is the focus of this module?
This module prompts students to address coral reef destruction and think about biodiversity worldwide. Students identify possible sources of coral reef destruction, examine conflicting evidence, evaluate possible courses of action, and make recommendations. As they do this, students look at man's impact on the global environment.
is the compelling problem that students will face in this module?
Middle School Scenario: Is the cumulative weight of human activities changing the environment and destroying coral reefsone of Earths last great areas of biodiversity?
High School Scenario: What are the pros and cons of artificial reefsare they effective in preserving biodiversity that can be lost when natural coral reefs are destroyed?
issues will students encounter as they work through this module?
Students will encounter a variety of issues related to decision making and coral reef destruction. They will learn about the water quality parameters in which coral liveand die:
- Oxygen content and biological oxygen demand (BOD)
- Total suspended solids (TSS)
Students will also learn about natural and human influences on coral reefs:
- Coral diseases
- Coral bleaching
- Poor fishing practices (overfishing and hazardous fishing methods, including dynamiting and cyanide poisoning)
- Runoff and other forms of water pollution
- Human waste management (how sewage and water are treated)
- Eutrophication (the effects of increased nutrients)
- Increased temperatures (the effects of El Niño as well as human-induced thermal pollution)
- Global climate change (the effects on water temperature and depth)
- Soil erosion (the effects of sedimentation and turbidity)
- Costal development and overbuilding
In addition, students will learn about the following topics that relate to the importance of protecting and promoting coral reefs as well as laws, guidelines, and suggestions for doing so:
- Biodiversity and gene pools
- Species extinction
- Laws governing coral reefs
- Economic factors relating to coral reefs
- Coral reef management
is the role of remote sensing in this module?
Remote sensing images can provide significant amounts of information to evaluate the health of coral reefs, but
they're frequently difficult to interpret. This imagery must be looked at over periods of time. Differences in cloud cover as well as atmospheric dust and moisture are some of the things that vary quite a bit and might affect the satellite imagery. By looking at several different types of satellite imagery over a period of time, scientists can usually make some conclusions about the health of a coral reef.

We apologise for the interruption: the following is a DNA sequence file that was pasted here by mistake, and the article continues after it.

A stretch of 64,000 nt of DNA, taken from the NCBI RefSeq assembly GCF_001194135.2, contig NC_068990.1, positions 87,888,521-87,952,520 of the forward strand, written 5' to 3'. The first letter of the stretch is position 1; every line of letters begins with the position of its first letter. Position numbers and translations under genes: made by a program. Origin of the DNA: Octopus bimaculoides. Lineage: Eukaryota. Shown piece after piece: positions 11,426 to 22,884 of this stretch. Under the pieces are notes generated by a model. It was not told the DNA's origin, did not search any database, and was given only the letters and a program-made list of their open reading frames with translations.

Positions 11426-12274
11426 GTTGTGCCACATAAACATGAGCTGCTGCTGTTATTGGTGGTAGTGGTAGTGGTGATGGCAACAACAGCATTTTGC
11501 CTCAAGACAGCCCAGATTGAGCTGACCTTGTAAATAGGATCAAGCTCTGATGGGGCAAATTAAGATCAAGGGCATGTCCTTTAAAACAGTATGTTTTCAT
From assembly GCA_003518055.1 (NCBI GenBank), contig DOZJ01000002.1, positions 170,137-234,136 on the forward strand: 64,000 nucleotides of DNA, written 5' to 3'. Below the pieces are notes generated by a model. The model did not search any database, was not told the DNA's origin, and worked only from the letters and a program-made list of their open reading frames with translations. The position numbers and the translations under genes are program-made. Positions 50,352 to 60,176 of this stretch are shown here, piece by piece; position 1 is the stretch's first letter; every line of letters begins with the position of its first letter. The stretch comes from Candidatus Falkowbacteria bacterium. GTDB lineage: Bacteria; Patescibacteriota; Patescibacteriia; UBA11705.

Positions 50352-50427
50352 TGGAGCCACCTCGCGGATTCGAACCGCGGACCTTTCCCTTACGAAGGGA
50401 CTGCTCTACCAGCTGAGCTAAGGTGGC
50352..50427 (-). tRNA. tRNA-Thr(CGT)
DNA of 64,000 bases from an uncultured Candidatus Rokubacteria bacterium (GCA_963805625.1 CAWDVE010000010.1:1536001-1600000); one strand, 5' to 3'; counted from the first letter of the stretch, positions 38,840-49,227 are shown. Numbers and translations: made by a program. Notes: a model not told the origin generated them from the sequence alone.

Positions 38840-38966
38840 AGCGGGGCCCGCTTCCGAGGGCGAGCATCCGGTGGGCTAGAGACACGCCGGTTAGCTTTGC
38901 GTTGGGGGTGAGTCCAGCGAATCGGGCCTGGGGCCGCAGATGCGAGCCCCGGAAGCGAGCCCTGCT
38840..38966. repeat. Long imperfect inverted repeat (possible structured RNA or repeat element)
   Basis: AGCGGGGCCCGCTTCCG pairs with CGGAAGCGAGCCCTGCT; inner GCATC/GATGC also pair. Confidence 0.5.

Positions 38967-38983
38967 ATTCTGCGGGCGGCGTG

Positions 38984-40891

Sea surface temperatures are also important in this scenario. There are several remotely sensed parameters that are used to monitor the El Niño southern oscillation. This refers to the simultaneous change in sea level atmospheric pressure patterns (southern oscillation) and water temperatures (El Niño) that occurs in the South Pacific Ocean. Two remote sensing activities related to sea surface temperature anomalies are in the Exploring the Environment® module, El Niño: The Child Returns.
The sea-viewing wide field-of-view sensor (SeaWIFS) is a satellite-carried sensor that has provided remotely sensed imagery for the past few years. By sensing ocean color, it can detect the growth of microscopic oceanic plants called phytoplankton, which play an important role in the carbon cycle. More chlorophyll being present also means more phytoplankton is present. SeaWIFS can also detect the growth of algal blooms. Along with the advanced very high resolution radiometer instrument on weather satellites, SeaWIFS is an important tool in assessing coral health. Here are some SeaWIFS resources:
SeaWIFS Project: Satellite imaging of ocean areas.
SeaWIFS Project: Technical report series: An overview of SeaWIFS and ocean color.
is remote sensing used in this module?
are introduced to the concept of remote sensing and its application
in meteorology (the study of weather) and agriculture. Students
will be able to examine satellite and radar images of clouds and
rain. They will also be able to examine "greenness" images
that display the distribution of vegetation, such as crops, at various
times throughout the year.
In addition, students
will learn about climate modeling. They will learn how climatologists
study current weather patterns and concentrations of atmospheric
gases to make predictions of future weather patterns and atmospheric
Preparation ChecklistHave you thought of everything?